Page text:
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King's X - Ogre Tones CD (album) cover


King's X


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3.65 | 45 ratings

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4 stars In My Not So Humble Opinion:

Ogre Tones by King's X is a great album for when you want to rock out.

So back in January, the bands were being announced for the Three River's Prog festival; as far as prog festivals go, this one is right in my back yard so there wasn't any doubt that I was going. First they announced It Bites, then shortly thereafter IQ. At this point, I was convinced in my mind that the headliner was going to be Frost*. I'll admit, at first I was a little disappointed when they announced King's X.

On the bright side, it didn't take me long to get over it; I had seen King's X back in ninety-three or so and if memory served me, it was a pretty good show. Well, if I was going to see King's X, I figured I'd better start doing some research.

The general consensus was that their first six albums were great followed by a series of five sub-par ones followed by Ogre Tones in two thousand and five which represented a return to form. While I haven't heard all of the albums from the 'bad' years, I'm happy to say that Ogretones is indeed a great album and worthy of any album in their initial heyday.

I wouldn't exactly refer to this as Progressive Rock though in all fairness though, they are in the prog related category. If yo're looking for long drawn out epics and manic time and chord changes . . . this is not the CD you're looking for. There are no bad songs on Orge Tones but there really aren't any progressive ones either.

There are a few constants throughout the CD. The signature King's X sound pervades itself throughout the length of the album. Dug Pinnick's bass provides a solid and (at times) funky base for Ty Tabor's guitar, both the screaming solos and the tasty rhythms. Jerry Gaskill works beautifully with Mr. Pinnick showing the maturity of a rhythm section that's worked together for twenty years. You can't talk about King's X without mentioning the vocals. All three of them sing and sing well at that. Throughout the CD, the three part harmonies serve a similar function as the keyboards do in a lot of prog bands, adding one more method of conveying the melody to your ears.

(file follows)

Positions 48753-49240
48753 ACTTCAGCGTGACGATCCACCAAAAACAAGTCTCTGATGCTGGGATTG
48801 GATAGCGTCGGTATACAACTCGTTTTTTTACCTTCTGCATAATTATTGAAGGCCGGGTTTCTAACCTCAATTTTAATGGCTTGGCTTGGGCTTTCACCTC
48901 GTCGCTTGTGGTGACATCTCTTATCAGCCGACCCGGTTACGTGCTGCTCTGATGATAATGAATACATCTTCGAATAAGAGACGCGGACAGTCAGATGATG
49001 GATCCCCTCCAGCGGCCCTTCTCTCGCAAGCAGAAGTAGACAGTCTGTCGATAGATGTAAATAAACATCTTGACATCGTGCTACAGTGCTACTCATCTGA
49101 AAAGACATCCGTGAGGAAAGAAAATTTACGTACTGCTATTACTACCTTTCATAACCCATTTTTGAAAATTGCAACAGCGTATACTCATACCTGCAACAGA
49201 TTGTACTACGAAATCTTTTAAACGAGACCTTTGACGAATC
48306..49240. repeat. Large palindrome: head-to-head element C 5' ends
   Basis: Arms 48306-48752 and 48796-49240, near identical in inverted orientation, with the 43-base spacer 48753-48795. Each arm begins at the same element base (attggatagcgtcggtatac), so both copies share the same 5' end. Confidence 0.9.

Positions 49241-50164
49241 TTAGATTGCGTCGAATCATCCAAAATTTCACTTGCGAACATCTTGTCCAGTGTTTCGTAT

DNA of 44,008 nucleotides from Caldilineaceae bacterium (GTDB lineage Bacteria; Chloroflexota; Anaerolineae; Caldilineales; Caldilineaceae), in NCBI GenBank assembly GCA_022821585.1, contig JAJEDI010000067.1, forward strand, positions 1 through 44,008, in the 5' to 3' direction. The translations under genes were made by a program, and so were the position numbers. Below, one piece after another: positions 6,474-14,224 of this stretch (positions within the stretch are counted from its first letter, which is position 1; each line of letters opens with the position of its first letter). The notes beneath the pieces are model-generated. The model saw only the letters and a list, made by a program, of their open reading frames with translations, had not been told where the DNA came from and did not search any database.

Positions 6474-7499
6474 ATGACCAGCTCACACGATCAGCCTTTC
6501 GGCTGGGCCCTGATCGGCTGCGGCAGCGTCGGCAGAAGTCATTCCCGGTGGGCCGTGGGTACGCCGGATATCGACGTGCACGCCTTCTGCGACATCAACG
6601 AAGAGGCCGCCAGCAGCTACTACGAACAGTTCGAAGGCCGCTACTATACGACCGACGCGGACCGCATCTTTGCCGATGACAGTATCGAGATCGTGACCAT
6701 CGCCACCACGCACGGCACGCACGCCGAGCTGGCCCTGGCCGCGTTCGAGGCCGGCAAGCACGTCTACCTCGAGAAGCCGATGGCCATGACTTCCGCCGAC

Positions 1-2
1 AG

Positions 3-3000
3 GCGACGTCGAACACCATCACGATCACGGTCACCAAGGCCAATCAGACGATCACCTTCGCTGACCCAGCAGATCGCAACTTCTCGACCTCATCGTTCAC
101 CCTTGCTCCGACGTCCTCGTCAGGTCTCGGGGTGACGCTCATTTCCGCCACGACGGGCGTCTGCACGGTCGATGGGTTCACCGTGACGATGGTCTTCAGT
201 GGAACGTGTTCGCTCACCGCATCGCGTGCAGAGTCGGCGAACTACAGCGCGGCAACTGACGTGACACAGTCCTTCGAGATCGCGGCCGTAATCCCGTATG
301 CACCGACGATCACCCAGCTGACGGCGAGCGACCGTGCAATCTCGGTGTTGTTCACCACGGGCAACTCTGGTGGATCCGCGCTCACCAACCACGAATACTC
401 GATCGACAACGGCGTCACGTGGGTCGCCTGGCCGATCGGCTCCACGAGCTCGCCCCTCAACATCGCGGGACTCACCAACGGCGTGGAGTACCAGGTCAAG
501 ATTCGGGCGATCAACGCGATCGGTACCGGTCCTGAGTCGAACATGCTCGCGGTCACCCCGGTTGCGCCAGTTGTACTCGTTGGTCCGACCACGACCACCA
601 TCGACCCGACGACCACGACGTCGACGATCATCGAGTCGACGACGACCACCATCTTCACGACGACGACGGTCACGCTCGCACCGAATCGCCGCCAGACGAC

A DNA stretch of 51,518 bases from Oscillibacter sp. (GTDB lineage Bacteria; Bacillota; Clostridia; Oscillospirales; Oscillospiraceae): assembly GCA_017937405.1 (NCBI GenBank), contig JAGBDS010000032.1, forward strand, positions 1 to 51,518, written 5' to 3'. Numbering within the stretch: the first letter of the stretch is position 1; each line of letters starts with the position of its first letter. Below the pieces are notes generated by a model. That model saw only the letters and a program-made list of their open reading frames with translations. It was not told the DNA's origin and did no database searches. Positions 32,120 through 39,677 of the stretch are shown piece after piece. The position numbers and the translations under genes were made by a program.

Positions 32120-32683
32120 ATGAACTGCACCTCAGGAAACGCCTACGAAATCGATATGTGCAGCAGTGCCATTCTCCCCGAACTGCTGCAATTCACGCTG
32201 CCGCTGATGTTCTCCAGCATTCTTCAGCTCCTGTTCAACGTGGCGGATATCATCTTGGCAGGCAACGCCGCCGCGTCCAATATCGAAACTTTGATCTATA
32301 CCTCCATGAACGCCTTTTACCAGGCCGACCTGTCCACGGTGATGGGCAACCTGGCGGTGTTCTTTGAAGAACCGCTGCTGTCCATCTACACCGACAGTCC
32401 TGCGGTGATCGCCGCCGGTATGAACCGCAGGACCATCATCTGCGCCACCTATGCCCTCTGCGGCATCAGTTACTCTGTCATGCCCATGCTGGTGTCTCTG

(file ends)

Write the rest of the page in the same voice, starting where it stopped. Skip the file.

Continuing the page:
Some of the highlights include the opening song "Alone" which grabs you from the first note and doesn't let go until the song ends three minutes later. The chorus of "Fly" is a prime example of the vocal abilities of the band, harmonies that would make The Beatles sit up and applaud.

"Bebop" is probably my favorite song on the album. After the opening thirty seconds the song breaks down into Dug rambling over a funky but disjointed verse. Once the verse plays itself out, a quick run brings us to one of the more driving choruses on the CD, complete with the aforementioned vocal prowess.

"Honesty" is a nice little acoustic piece. In "Get Away" Dug asks God, just where he goes to get away, kind of an ironic twist. It'd be funnier if he didn't sound so bitter, great percussion work by Gaskill on this one. "Sooner or Later" showcases Ty Tabor's ability with an extended solo, beautifully noodling over the last four minutes of the song.

While I did say there are no bad songs, there are a few weird ones. First, "Goldilox (Reprise)" is just a newer version of the song originally included on Out of the Silent Planet, though admittedly, in a lower key. It sounds a little less hopeful, slightly more bitter on Ogretones. And then, for the truly odd, try "Bam", which is a somewhat creepy commercial for an old phonograph . . . without music.

All in all this is a great album, the end of it's a bit weird, but that doesn't take much away from the overall package. A solid four stars for Ogretones.

Roland113 | 4/5 |


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